Fundamentalism and theological modernism – both wrong?

Jesus is recorded to have remarked that his theological opponents had struck an attitude toward himself and his teachings that was so utterly inadequate that he called it seeing without seeing and hearing without hearing.  It is not unusual that a religious teaching  which makes a life-changing truth available to one mind can appear to another, differently-oriented mind as paradoxical or self-contradictory or crazy or even heretical.  The opponents of Jesus were blind and deaf to teacher and message because they looked and listened not with a spiritual outlook but with an almost positivistic reference to the ‘facts’ they thought they saw in their sacred texts.  This essentially material outlook revealed to them not spiritual results but empirical findings – most importantly, that his unusual mission did not resemble the mission of the Messiah as represented in their inerrant scripture.

Does this same rationalized positivism of texts and times characterize the dominant evangelical hermeneutic of the past century or more?  Maybe that’s what I find so irritating about evangelical commentaries.  Oddly, I find the same sort of inappropriate positivism and rationalism in much of the hermeneutic of theological modernism, and it is equally irritating.

I was helped to a better view of this surprising commonality by an interesting paraphrase of Stanley Hauerwas I saw Thursday in a guest post over on Marc Cortez’ blog  where the discussion goes on into today.

“fundamentalism and theological modernism are simply different sides of the same radical modernist coin. Both embrace the paradigms of Enlightenment empiricism and rationalism too seriously (Hauerwas affirms this) – theological liberalism tries to keep the faith by cutting out all the things that don’t fit into the empirical and/or rational modes, whereas fundamentalism tries to defend them using the tools of empiricism and rationalism to the nth degree. Both end up embracing rationalism and empiricism as the first order basis or “metaphysic” as such, upon which to build a worldview. This is what led the fundamentalist strain in evangelicalism, according to Hauerwas, to make “Sola Scriptura” equal to “Sola Text.”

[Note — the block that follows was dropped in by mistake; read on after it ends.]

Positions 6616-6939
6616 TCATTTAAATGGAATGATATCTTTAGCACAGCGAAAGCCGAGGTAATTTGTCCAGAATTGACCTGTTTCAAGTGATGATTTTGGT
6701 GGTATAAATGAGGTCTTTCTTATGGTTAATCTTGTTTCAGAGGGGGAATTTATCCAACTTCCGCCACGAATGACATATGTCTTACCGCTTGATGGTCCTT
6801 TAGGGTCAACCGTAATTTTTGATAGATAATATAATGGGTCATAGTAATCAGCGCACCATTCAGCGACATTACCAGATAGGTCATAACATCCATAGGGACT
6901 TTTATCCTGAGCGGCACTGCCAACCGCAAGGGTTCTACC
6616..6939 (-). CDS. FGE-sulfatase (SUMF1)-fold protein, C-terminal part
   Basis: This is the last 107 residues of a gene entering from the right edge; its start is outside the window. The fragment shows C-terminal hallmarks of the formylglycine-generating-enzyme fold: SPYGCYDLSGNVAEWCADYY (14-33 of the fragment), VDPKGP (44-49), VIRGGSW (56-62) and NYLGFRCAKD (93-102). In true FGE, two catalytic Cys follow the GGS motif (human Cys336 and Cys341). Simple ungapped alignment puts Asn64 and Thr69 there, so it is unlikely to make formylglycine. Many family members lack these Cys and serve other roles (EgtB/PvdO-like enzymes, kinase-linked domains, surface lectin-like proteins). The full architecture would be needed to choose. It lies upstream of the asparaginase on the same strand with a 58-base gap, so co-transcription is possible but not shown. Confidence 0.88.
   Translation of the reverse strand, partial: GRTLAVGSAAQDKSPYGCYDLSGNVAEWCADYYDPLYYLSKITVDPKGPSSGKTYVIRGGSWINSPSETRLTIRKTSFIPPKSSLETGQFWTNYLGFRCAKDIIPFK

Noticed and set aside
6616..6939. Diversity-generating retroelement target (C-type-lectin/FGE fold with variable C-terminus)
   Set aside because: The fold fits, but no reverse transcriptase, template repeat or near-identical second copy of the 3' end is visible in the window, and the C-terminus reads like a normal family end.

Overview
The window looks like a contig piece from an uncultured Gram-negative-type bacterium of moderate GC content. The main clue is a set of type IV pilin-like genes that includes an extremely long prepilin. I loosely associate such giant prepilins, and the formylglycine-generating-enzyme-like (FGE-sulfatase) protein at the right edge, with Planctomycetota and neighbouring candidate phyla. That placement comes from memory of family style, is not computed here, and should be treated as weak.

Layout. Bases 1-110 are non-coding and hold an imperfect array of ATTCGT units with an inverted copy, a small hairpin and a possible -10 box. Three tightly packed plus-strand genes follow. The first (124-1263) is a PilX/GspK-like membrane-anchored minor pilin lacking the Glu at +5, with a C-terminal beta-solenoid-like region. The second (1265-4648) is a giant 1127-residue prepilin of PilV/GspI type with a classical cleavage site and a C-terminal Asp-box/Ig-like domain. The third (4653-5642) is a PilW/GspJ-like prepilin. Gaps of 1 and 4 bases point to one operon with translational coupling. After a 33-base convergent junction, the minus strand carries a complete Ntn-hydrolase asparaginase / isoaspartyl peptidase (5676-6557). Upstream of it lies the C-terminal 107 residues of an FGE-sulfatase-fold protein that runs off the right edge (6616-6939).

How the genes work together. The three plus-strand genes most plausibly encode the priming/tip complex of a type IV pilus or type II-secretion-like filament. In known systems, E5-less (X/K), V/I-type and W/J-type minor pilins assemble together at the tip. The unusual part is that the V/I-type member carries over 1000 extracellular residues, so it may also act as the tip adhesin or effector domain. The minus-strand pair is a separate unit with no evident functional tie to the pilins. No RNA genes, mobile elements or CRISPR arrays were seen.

If Hauerwas has been accurately paraphrased, his opinion is that the inerrancy principle requires a special, guarded form of the so-called literal-grammatical-historical method which amounts to a positivistic empiricism of the text in conjunction with a fanciful rationalization of discrepancies and contradictions – all of which, in the spiritual inadequacy of its positivism, shares an enlightenment-age pedigree with the unbeliever’s hermeneutic of suspicion.

The rejection of Jesus by scribe and elder was accomplished in the very presence of his person and mission by a simultaneous resort to both a hermeneutic of inerrancy and a hermeneutic of suspicion – another indication that these two are sides of “the same coin.”

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2 thoughts on “Fundamentalism and theological modernism – both wrong?

  1. John, I’m not sure that this isn’t over my head. I’m going to have to read this a couple of times to ferret out the meaning. I think I’m getting it, though. Another instance of two opposites being very closely aligned when you cut away all the rhetoric.

  2. Sherry, it’s pretty dense and I may have taken away too much getting it down to my self-imposed 500 word total.

    Basic point is whoever handles scripture as infallible data is actually exercising a bastardized form of positivism that has strong family resemblances to naturalism and Jesus- Seminar types of minimalist criticism – but it’s inappropriate for appreciation of a religious teaching.

    [Later:
    Sherry, your comments got me into review mode and I revised everything up to the link, with much improvement, I think, to the post. Thank you so much]

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